3. Article 134 – General Article (24 Specifications)

Article 104 carries the death penalty or any other legal punishment that the court-martial or military commission decrees. Both Articles 92 and 134 allow for any legal punishment short of execution that the court-martial or military commission decrees.

It is reported that the prosecution will not seek the death penalty under Article 104, seeking life imprisonment instead. Under UCMJ however, the convening authority, not the prosecution, has the final decision as to whether or not to impose the death penalty. This combined with the broad latitude in sentencing allowed to the court-martial or military commission which will hear the case makes it anyone’s guess what will happen.

My guess it that about 10 of the specifications under Articles 92 and 134 will be dropped due to redundancy and lack of evidence and that, at the end of the day, Manning will be sentenced to a Bad Conduct Discharge and Incarceration for Life + 69 years (3 years / specification).

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UCMJ Article 104

This is the text of America’s Uniform Code of Military Justice (UCMJ), Article 104 – Aiding The Enemy. for the sake of conciseness it does not include the entirety of the additional explanatory text which can be found here.

Article 104 – AIDING THE ENEMY

Any person who–

  1. aids, or attempts to aid, the enemy with arms, ammunition, supplies, money, or other things; or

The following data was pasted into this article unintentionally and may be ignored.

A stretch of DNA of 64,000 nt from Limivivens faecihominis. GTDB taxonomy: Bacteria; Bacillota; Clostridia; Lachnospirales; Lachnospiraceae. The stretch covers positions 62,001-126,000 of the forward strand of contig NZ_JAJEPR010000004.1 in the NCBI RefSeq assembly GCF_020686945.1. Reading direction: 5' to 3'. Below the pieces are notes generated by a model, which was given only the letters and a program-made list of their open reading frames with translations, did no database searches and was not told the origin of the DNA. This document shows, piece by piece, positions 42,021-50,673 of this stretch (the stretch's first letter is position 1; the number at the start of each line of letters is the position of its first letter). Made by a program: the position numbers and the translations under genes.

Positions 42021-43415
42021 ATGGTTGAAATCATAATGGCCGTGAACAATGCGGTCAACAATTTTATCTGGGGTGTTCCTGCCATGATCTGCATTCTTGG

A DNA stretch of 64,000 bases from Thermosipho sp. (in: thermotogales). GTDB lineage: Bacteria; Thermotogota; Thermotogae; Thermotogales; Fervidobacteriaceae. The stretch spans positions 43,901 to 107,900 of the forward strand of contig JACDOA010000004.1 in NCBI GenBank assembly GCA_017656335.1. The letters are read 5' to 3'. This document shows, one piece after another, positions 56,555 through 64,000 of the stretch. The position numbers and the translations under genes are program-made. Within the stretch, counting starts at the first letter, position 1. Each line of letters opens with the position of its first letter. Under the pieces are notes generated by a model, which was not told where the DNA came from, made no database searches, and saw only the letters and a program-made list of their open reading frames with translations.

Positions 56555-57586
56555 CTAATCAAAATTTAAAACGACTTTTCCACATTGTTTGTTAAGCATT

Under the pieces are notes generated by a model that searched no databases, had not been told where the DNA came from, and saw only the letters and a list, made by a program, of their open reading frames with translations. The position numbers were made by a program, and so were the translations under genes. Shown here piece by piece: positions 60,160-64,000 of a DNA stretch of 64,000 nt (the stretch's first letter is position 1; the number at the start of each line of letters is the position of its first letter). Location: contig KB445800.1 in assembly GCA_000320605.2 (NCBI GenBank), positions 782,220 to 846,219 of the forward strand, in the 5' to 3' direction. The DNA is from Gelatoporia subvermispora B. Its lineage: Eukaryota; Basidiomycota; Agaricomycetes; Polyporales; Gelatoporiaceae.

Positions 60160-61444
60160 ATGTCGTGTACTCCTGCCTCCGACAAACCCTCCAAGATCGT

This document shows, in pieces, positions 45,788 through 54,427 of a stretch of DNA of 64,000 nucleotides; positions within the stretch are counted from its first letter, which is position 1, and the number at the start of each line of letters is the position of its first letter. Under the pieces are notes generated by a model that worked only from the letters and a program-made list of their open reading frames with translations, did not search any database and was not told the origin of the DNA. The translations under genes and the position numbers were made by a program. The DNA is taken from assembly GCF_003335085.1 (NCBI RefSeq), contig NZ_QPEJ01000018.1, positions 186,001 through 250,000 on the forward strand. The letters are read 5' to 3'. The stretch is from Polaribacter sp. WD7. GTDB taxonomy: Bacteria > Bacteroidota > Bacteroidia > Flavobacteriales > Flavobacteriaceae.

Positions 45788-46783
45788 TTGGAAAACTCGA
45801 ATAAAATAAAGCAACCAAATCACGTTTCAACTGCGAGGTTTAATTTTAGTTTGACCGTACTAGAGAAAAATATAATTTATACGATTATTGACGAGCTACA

2. without proper authority, knowingly harbors or protects or gives intelligence to or communicates or corresponds with or holds any intercourse with the enemy, either directly or indirectly;

shall suffer death or such other punishment as a court-martial or military commission may direct.

Elements

  1. Aiding the enemy.
    1. That the accused aided the enemy; and
    2. That the accused did so with certain arms, ammunition, supplies, money, or other things.
  2. Attempting to aid the enemy.
    1. That the accused did a certain overt act;
    2. That the act was done with the intent to aid the enemy with certain arms, ammunition, supplies, money, or other things;
    3. That the act amounted to more than mere preparation; and
    4. That the act apparently tended to bring about the offense of aiding the enemy with certain arms, ammunition, supplies, money, or other things.
  3. Harboring or protecting the enemy.
    1. That the accused, without proper authority, harbored or protected a person;
    2. That the person so harbored or protected was the enemy; and
    3. That the accused knew that the person so harbored or protected was an enemy.
  4. Giving intelligence to the enemy
    1. That the accused, without proper authority, knowingly gave intelligence information to the enemy; and
    2. That the intelligence information was true, or implied the truth, at least in part.
  5. Communicating with the enemy.
    1. That the accused, without proper authority, communicated, corresponded, or held intercourse with the enemy, and;
    2. That the accused knew that the accused was communicating, corresponding, or holding intercourse with the enemy.
    3.  

“Enemy” is for the purposes of UCMJ defined in Article 99 – Misbehavior Before the Enemy (paragraph – 23c(1)(b)):

Organized forces of the enemy in time of war, any hostile body that our forces may be opposing, such as a rebellious mob or a band of renegades, and includes civilians as well as members of military organizations. Enemy is not restricted to the enemy government or its armed forces. All the citizens of one belligerent are enemies of the government and all the citizens of the other.

This is one of the most serious offenses codified within America’s Uniform Code of Military Justice. Hence, it carries a maximum penalty of death, though the Court-Martial or Military Commission my enact a lesser sentence at their discretion.

Aiding The Enemy is one of only 10 crimes under UCMJ that carries the death penalty even when not committed during actual times of war.